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THE CONQUEST OF POWER
- Sonia Gandhi's refusal was the defining image of 2004

There are moments in contemporary affairs which are imbued with too much history. When Sonia Gandhi declined to be the prime minister of India she created such a moment. If any one event defined 2004 for most Indians, it was that remarkably dignified announcement in May.

The circumstances can be briefly recalled. Sonia Gandhi had led the election campaign and much to the surprise of everybody, even perhaps to herself, the Congress emerged to be in a position to form a government with the help of allies. After the surprise and the euphoria had died down, the clear expectation among Congressmen, the people of India, friends of the Congress and its enemies was that Sonia Gandhi would be India's next prime minister. She seemed to be the natural choice. She had led the campaign; she had more charisma than any other Indian politician had; and that charisma grew out of her links with the Nehru-Gandhi family. She was unanimously elected the leader of the Congress Parliamentary Party. The prime ministership was hers for the asking.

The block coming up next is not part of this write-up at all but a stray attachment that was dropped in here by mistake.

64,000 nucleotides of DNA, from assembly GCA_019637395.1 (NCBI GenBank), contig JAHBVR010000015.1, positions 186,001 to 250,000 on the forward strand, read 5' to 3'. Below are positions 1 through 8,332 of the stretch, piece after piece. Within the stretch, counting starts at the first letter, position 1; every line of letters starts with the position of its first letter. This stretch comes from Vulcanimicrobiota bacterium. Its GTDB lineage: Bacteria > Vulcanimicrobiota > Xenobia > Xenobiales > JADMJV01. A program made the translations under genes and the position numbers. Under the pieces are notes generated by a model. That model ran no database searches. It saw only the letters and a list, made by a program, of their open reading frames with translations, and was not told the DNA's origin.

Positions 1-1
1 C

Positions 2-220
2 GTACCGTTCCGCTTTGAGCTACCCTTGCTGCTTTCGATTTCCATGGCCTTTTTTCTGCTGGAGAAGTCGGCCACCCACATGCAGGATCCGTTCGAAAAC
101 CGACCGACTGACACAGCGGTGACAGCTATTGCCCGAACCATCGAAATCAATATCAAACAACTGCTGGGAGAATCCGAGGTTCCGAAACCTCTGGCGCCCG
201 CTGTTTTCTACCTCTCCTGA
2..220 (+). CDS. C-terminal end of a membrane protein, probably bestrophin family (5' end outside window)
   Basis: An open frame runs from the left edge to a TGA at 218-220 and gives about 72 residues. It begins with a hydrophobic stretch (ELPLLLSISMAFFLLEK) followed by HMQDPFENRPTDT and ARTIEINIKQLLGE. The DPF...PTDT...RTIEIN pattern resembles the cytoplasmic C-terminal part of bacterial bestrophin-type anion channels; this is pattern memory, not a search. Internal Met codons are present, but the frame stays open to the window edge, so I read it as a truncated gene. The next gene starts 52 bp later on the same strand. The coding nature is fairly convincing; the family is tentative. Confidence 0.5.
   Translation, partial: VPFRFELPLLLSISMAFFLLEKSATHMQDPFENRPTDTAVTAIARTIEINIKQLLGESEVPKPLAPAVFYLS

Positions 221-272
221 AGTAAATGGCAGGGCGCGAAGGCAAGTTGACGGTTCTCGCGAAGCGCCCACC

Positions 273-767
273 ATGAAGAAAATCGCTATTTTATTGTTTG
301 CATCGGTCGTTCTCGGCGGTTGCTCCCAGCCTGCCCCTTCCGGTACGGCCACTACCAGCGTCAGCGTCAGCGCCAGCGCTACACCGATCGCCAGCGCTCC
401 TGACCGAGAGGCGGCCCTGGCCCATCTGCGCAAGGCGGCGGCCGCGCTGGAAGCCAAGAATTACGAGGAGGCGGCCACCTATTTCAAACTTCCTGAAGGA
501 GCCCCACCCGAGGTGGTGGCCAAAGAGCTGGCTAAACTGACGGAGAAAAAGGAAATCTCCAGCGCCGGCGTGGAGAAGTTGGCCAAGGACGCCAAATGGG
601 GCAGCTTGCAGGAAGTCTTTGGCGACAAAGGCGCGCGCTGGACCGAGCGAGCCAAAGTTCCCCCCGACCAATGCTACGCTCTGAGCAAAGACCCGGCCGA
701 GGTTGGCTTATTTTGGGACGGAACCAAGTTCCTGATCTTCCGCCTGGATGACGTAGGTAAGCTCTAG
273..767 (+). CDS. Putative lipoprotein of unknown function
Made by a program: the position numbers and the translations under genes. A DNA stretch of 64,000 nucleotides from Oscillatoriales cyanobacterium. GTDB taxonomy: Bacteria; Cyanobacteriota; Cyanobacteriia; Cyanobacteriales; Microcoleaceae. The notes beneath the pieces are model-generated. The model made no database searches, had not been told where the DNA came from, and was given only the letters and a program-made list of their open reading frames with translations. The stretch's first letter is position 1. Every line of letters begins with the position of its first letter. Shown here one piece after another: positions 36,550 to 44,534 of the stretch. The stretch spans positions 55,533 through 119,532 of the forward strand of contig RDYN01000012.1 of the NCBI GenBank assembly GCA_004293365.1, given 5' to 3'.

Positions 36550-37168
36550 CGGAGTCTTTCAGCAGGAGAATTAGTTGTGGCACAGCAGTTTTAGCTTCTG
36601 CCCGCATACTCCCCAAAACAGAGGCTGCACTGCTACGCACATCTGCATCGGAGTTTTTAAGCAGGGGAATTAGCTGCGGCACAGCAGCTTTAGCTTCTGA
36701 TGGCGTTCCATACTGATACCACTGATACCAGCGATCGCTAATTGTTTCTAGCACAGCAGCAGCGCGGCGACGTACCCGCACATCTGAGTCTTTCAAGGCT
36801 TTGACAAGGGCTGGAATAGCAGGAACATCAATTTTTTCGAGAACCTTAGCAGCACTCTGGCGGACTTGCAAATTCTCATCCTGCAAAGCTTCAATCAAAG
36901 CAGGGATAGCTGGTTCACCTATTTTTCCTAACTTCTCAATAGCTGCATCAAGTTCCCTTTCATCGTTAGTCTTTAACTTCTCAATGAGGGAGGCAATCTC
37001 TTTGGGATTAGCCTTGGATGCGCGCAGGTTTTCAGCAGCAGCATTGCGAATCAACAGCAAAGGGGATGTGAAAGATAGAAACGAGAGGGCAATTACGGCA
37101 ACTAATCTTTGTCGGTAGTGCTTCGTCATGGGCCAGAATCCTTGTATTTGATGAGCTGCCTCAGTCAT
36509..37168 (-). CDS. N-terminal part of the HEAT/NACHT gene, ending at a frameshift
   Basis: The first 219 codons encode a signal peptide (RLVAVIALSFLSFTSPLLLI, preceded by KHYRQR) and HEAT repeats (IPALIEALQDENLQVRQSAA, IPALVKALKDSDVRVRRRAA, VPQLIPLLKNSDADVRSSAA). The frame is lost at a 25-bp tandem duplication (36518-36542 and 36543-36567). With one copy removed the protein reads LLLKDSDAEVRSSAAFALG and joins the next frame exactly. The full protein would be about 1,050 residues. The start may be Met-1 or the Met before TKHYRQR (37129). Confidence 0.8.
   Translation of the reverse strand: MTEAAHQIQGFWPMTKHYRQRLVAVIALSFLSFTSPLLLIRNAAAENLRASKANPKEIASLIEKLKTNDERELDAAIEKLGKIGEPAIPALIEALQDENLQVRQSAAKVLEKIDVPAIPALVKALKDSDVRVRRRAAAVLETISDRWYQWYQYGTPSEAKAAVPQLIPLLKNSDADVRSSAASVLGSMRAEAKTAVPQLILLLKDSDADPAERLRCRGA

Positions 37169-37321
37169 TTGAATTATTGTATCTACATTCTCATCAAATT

The usual suspects raised objections to Sonia Gandhi's claims to be prime minister. The usual rhetoric of her foreign origins was used by the Bharatiya Janata Party and two viragos went to the extent of saying that they would shave their heads if Sonia Gandhi became prime minister.

Sonia Gandhi refused to succumb to any kind of pressure. She made up her own mind. The speech she made to the CPP reflected a quiet and dignified determination. She said that she had decided many years ago that if the prime ministership was ever open to her she would listen to her 'inner voice'. That voice told her to decline the prime ministership.